In shadow, people march by a city hall.
Against an American flag background, Rihanna smiles.
In the historical footage, Michelle Obama beams as her husband Barack Obama is inaugurated as President of the United States. Soldiers raise the flag. In black-and-white, Dr. Martin Luther King walks. A teenage boy has written “Vote” on his forehead.”
Back in color, American flags line a rural area. A person holds a handmade cardboard sign reading: “A – Nation of Immigrants. B – Nation of Ignorance. “Box A is checked. The Saturn 5 rocket launches. John Carlos and Tommie Smith raise their hands in the Black Power Salute.
After Rihanna, shadowed against the flag, puts her arms up, the late John F. Kennedy, Jr. salutes his dad. In color, two little girls play. The Beatles wave hello on the tarmac. Bob Marley has a concert at the Manhattan Center. Buzz Aldrin and Neil Armstrong wave, on their way to becoming the first men on the moon. The Statute of Liberty is shown.
A man, with a white kite attached to him, struggles to move. The stocks run. The traders make a sale. Currency is being printed. People waving an “Occupy Wall St” banner protest in the streets. A homeless man sits in the street, a cardboard sign next to him, pleading for help.
The screen splits into two, showing Fourth of July fireworks behind the Statute the Liberty while the other screen is ball of fire, a tragedy that someone will have to explain. A plane hits the World Trade Center. A man rubs his eyes. Firefighters walk through the rubble. A kid buys drugs on the corner. The police frisk a man.
Against the flag, Rihanna puts her arm over her eyes.
Mickey Mantle hits a home run in the 1952 World Series. Soldiers put up a flag at Iwo Jima. The moment, immortalized by a statute. Split screen of protests, with the right side showing a woman holding a sign reading: “We’re In This Together #Ferguson.”
Children look at the camera.
Footage is shown of a man waving a “I Can’t Breathe” sign during a protest for Eric Garner. The Ku Klux Klan burns crosses. Dr. Martin Luther King gives his “I Have A Dream” speech which is followed by Robert F. Kennedy informing people who King has been assassinated. His funeral is shown.
Rihanna stares into the camera, the American flag behind her.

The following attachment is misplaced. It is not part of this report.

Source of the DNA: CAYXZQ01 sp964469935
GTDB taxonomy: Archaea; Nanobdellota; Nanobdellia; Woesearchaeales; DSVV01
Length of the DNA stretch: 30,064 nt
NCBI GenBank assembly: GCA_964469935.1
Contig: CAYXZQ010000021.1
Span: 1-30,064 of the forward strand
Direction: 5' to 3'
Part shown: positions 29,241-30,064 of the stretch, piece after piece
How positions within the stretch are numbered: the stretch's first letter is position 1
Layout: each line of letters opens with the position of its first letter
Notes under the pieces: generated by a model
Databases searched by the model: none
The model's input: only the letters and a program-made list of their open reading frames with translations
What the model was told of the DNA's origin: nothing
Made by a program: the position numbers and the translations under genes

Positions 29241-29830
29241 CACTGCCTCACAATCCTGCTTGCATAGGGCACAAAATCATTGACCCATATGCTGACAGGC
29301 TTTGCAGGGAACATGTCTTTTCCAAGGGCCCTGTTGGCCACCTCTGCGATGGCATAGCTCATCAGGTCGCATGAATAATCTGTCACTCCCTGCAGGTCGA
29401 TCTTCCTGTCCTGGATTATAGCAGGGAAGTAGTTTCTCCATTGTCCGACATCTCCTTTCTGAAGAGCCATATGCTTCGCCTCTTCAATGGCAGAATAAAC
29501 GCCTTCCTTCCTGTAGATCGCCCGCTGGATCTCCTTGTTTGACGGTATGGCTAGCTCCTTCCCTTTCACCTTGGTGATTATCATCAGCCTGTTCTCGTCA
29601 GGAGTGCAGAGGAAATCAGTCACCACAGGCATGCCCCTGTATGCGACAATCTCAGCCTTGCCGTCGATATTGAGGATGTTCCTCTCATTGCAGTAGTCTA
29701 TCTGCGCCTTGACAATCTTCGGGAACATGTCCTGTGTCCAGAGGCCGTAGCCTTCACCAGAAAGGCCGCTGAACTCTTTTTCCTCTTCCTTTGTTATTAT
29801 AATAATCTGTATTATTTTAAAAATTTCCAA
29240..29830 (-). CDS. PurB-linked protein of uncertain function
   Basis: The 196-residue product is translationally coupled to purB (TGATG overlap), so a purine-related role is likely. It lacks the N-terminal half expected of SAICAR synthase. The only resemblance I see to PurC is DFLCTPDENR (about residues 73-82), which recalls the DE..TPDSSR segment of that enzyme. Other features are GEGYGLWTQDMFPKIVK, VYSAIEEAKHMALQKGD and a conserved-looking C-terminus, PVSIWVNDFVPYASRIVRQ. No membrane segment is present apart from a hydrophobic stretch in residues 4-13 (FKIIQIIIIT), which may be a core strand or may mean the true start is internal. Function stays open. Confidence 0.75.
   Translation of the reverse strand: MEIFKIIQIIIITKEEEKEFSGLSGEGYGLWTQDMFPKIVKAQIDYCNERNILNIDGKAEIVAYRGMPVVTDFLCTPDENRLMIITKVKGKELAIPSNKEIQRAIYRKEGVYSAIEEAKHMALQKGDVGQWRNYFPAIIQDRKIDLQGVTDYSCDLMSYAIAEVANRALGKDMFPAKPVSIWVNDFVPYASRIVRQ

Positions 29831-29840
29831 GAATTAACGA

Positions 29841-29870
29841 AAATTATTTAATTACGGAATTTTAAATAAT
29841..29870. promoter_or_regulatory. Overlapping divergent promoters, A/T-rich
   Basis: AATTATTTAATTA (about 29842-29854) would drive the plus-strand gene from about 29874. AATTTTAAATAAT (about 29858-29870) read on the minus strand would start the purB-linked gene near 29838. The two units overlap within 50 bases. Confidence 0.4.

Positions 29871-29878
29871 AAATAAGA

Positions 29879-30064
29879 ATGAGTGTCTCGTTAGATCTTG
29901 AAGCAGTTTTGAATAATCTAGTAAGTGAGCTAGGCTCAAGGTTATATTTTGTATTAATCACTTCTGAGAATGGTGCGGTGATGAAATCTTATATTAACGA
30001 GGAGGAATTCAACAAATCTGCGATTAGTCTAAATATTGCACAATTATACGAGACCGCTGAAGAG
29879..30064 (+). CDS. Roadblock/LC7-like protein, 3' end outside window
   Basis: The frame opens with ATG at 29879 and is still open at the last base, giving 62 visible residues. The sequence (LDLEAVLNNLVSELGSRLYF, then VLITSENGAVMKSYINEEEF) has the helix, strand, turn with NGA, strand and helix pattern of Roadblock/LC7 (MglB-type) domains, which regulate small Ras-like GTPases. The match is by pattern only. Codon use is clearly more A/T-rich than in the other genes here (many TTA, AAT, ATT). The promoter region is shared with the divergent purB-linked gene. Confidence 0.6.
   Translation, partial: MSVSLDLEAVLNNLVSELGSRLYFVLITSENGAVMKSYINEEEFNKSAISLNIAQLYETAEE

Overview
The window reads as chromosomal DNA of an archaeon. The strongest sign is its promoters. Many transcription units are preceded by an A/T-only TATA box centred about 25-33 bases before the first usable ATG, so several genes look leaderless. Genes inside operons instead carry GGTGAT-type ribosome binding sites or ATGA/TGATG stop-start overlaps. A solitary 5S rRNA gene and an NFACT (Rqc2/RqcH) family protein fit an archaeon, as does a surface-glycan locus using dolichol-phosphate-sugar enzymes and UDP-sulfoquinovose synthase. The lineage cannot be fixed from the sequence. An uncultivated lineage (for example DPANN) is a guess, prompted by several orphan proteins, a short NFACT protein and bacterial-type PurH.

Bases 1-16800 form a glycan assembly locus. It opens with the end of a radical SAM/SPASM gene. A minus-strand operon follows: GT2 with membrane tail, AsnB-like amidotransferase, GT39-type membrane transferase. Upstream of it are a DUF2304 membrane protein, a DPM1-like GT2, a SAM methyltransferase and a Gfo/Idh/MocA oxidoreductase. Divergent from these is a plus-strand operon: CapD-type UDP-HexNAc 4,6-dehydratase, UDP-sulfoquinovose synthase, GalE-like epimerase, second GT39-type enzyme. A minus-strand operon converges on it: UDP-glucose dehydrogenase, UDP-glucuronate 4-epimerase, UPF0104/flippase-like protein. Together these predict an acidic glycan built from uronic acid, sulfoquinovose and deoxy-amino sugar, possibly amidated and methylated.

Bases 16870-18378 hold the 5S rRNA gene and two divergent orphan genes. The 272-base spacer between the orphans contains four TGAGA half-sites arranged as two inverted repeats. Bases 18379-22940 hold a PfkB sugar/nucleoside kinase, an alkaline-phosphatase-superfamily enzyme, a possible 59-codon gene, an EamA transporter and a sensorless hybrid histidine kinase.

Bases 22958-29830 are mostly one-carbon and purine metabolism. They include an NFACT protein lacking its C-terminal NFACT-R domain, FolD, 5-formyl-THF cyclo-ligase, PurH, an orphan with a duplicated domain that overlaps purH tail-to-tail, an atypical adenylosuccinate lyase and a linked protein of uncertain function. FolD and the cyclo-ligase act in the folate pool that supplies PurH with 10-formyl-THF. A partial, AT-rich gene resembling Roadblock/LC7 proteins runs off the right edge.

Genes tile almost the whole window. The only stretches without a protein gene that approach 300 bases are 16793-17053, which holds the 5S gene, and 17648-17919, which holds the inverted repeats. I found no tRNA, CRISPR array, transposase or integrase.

While Occupy Wall St protesters sit in an oraganized line, University of California police officer John Pike pepper sprays them. During the 60s, police officers are shown pepper spraying civil rights protestors.
The man crawls on all fours to get himself moving.
Graffitied on city streets is Black Power. Police officers beat a man. A person holds a sign reading “We Owe Our Children A Just Society.” Immigrants get sworn in as citizens. Children sit on the lawn. People help the wounded.
Rihanna looks at the camera one more time.
What is America? It’s a question going through many people’s minds (not just in the United States but all over the world). It’s one I am unable to answer, as I learn to live in the new reality of what America has become. Today, I woke up in a New America, a version of that it is unfamiliar and seething with an uncontrollable rage.
America has had great beings in it. Barack Obama, who helped lead the way for universal healthcare and gay marriage). The Beatles crossed over and they were embraced. Dr. Martin Luther King fought for rights for African-Americans, sacrificing his life for it. However, it touches upon the dark parts of history: the civil rights protests, the riots in Ferguson, the Ku Klux Klan filmed burning crosses. It reminds the viewer that history repeats itself and people must learn from it, despite how hard it may be to see. The reality has to be faced. Evil is there and it has to be stopped.
Seeing the September 11 attacks on the World Trade Center usually takes some time process. It’s been 15 years and the shock of seeing the footage will be there. There is no preparation for it.
The racism, prevalent in the 60s, is now at a current extremism level. Black Lives Matter gets diminished with All Lives Matter and Blue Lives Matter. In today’s climate, there are fears that attacks are permissible on minorities and will happen to out in the open. Hate has become normalized.
Unlike September 11, the grief isn’t for what happened on November 8, 2016, but for what’s to come: Obamacare repealed, leaving many without insurance again, abortion rights being gutted as well as the First Amendment, gay marriage becoming illegal again. It doesn’t seem real. Then, I see Van Jones trying to find the words. Then, it becomes all too real.
Directors: Jonathan Craven, Jeff Nicholas, Darren Craig & Rihanna Year: 2015
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